DIY: A Pulmonary Hypertension Patient Drains His Lungs at Home

Roger Bliss, 68-year-old pulmonary hypertension (PH) patient, was diagnosed with chronic lymphocytic leukemia and small lymphocytic lymphoma. In addition, Roger has celiac disease. He recently interviewed with Pulmonary Hypertension News.

Making Every Moment Count

Roger spends summers in Alaska with his wife Mary Ellen. While he is in Alaska he works at his gravel hauling business. Winters are spent in Arizona. Roger keeps a steady pace, refusing to allow his cancer to interrupt.

When Roger’s cancer was first diagnosed in 2015, his doctors determined that his difficulty in breathing was caused by COPD.

He received treatment for COPD for the next several years until questions arose after a routine electrocardiogram in November 2020. Roger’s doctors were concerned that his windpipe was closing due to expanding lymph nodes.

They conducted a right heart catheterization which is the gold standard test for diagnosing PH. It then became his official diagnosis along with cancer and celiac.

About Pleural Effusion

Pleural effusion is often referred to as ‘water on the lungs.’ The process, thoracentesis, involves the insertion of a needle in the pleural sac to drain the fluid. At the first session, the doctors drained two liters of fluid. According to Roger, his three specialists have thus far been unable to explain the excess fluid.

Roger readily admits that having his lungs drained every month does indeed interfere with his daily activities. He must first have X-rays to monitor fluid levels, then the doctors drain his lungs. After two days of rest, he meets with his doctors for an update on his condition. In two weeks the process begins again.

The draining process continued until Roger was offered an opportunity to carry out the procedure at home. He accepted the offer immediately. Roger had a PleurX catheter inserted into his chest. The fluid accumulates in a sac surrounding his lungs. To date, Mary Ellen has drained the fluid multiple times relying on instructions from a “how-to” video on YouTube.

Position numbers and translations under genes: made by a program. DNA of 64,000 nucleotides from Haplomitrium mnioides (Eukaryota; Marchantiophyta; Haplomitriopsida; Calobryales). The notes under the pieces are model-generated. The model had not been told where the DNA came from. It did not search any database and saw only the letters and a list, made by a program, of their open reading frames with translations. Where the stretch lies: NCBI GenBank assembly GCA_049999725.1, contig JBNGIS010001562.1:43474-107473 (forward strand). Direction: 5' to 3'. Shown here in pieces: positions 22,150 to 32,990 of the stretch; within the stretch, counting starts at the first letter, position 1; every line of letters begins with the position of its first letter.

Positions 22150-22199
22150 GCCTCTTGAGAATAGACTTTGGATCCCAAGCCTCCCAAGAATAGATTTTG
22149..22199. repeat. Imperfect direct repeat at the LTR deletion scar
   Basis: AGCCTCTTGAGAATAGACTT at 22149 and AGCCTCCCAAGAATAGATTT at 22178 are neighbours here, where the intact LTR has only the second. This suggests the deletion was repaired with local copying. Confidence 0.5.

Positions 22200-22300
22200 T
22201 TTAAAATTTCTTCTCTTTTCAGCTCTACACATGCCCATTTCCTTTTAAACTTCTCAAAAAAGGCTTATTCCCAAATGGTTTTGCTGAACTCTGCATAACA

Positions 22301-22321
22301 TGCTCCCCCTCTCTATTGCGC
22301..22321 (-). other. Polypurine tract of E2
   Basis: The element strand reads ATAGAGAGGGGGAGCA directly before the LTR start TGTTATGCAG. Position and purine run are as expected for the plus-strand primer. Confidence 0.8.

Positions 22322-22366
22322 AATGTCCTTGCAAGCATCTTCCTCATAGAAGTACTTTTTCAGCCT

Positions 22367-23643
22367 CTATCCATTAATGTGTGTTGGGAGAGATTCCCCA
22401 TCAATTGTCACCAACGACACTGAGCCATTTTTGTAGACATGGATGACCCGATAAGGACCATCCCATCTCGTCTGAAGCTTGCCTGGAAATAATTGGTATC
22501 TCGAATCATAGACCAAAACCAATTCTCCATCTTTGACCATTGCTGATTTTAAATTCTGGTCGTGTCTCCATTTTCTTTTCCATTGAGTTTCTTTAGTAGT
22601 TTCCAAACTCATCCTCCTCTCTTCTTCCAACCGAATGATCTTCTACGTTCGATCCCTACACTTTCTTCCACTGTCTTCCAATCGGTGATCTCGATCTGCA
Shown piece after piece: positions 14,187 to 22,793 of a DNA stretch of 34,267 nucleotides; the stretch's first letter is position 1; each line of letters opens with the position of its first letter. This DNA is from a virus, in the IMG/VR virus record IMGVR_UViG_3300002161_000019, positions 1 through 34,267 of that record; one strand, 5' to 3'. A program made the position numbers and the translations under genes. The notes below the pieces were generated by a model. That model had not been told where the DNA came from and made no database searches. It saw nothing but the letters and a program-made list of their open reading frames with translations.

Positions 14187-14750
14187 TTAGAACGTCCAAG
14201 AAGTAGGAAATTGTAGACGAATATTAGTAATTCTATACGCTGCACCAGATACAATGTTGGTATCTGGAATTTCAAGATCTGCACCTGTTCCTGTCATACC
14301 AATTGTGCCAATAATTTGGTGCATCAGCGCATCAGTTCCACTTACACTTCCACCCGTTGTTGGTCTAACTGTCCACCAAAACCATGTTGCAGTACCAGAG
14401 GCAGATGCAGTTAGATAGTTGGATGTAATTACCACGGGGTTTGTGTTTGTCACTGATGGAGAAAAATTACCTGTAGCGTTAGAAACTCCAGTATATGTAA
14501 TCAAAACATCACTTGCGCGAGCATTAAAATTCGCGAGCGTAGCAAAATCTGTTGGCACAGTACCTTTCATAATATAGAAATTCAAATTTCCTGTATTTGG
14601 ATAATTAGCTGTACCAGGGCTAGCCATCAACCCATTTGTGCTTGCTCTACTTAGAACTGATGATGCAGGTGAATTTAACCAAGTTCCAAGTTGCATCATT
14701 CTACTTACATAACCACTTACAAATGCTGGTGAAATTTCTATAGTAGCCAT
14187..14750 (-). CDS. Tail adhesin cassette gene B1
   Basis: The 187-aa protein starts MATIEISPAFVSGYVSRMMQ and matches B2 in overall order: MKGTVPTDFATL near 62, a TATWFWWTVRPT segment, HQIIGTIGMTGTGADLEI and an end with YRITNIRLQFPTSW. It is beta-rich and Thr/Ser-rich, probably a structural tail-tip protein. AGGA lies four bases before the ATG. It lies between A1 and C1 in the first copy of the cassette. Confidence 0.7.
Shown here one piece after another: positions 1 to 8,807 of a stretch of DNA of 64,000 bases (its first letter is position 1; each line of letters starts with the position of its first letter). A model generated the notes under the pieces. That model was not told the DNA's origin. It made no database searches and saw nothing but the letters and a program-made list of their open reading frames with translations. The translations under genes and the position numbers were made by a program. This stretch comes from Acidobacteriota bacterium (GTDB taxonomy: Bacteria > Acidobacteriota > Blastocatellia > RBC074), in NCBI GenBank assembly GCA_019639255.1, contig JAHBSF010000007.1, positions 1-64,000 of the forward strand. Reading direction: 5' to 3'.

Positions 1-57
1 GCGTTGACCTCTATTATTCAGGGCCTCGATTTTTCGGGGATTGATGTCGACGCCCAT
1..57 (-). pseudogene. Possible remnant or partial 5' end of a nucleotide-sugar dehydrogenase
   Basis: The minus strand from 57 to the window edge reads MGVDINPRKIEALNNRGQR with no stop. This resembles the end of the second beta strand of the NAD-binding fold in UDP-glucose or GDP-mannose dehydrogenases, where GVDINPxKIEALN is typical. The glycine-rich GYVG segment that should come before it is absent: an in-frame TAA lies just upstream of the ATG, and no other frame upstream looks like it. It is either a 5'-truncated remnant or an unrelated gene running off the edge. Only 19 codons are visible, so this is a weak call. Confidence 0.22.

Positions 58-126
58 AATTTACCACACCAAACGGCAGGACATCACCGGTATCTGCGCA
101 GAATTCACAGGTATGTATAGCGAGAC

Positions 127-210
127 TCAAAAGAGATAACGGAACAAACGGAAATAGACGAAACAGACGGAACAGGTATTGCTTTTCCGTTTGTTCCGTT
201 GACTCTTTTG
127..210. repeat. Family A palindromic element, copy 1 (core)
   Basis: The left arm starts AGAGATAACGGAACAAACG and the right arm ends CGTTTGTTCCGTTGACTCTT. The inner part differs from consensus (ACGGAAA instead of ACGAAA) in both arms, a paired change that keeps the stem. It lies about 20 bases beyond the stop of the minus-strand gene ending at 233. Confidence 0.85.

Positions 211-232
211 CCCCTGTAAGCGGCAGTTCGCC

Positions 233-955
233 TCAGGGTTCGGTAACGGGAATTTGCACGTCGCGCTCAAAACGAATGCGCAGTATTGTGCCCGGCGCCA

Looking Ahead

So far the process has been successful with the exception of a temporary infection and learning how to apply bandages to the site. Roger said one of his concerns is whether the pharmacy will always be able to supply him with drainage kits.

But Roger commented that he is still not certain if he will continue the “at-home drainage” even though it is more convenient. He has been able to skip the X-rays for the time being.

Rose Duesterwald

Rose Duesterwald

Rose became acquainted with Patient Worthy after her husband was diagnosed with Acute Myeloid Leukemia (AML) six years ago. During this period of partial remission, Rose researched investigational drugs to be prepared in the event of a relapse. Her husband died February 12, 2021 with a rare and unexplained occurrence of liver cancer possibly unrelated to AML.

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